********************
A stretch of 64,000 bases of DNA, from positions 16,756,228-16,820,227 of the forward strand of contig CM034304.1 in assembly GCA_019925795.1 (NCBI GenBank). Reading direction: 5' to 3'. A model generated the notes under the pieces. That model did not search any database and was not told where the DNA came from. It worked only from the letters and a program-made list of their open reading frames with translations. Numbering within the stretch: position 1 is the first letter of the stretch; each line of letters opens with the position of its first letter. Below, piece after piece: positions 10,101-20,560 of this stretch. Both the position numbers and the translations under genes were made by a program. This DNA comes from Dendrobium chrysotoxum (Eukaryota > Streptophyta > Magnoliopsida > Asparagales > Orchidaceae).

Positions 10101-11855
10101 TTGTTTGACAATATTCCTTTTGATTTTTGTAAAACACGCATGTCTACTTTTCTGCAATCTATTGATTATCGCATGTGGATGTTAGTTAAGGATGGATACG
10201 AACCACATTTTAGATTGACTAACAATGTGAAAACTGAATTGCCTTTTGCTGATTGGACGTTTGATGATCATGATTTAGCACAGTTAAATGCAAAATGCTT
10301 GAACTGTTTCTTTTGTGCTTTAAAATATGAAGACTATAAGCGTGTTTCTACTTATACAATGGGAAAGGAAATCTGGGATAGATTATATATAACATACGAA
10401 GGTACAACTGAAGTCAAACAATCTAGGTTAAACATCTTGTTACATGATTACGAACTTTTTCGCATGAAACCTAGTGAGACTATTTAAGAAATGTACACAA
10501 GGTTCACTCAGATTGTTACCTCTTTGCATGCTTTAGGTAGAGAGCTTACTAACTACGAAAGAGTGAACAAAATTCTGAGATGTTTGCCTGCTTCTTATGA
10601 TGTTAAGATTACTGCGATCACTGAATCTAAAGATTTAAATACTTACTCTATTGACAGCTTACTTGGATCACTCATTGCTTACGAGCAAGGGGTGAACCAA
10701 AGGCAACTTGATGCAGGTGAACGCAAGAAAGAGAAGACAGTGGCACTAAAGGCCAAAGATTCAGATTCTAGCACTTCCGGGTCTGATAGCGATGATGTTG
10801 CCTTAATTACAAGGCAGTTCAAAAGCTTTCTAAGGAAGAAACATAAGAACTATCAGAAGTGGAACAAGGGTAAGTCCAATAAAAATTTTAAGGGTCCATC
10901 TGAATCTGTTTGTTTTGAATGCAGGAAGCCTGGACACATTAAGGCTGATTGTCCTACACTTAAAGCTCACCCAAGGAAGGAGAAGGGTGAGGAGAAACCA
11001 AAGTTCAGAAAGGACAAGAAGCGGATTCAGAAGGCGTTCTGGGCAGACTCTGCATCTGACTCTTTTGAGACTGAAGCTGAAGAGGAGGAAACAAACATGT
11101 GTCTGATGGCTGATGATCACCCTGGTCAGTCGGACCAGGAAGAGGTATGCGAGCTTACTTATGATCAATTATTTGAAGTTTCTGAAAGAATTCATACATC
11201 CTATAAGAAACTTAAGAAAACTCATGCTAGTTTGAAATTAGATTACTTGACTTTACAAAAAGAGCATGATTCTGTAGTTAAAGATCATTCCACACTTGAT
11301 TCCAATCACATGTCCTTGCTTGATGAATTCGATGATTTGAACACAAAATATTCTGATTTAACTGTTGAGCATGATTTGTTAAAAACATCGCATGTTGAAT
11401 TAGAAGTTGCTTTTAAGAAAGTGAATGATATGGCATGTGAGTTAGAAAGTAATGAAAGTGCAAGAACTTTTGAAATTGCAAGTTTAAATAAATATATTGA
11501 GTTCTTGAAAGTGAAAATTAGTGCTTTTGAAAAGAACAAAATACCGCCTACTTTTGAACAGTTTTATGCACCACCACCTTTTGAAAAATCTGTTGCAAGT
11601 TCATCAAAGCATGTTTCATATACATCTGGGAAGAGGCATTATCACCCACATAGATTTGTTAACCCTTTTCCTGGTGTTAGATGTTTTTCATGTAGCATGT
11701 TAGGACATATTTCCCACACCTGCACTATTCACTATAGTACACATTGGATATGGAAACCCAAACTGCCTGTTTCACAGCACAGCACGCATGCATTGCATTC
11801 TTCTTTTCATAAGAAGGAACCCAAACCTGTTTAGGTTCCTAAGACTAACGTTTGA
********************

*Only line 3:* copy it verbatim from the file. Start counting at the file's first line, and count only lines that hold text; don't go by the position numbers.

10101 TTGTTTGACAATATTCCTTTTGATTTTTGTAAAACACGCATGTCTACTTTTCTGCAATCTATTGATTATCGCATGTGGATGTTAGTTAAGGATGGATACG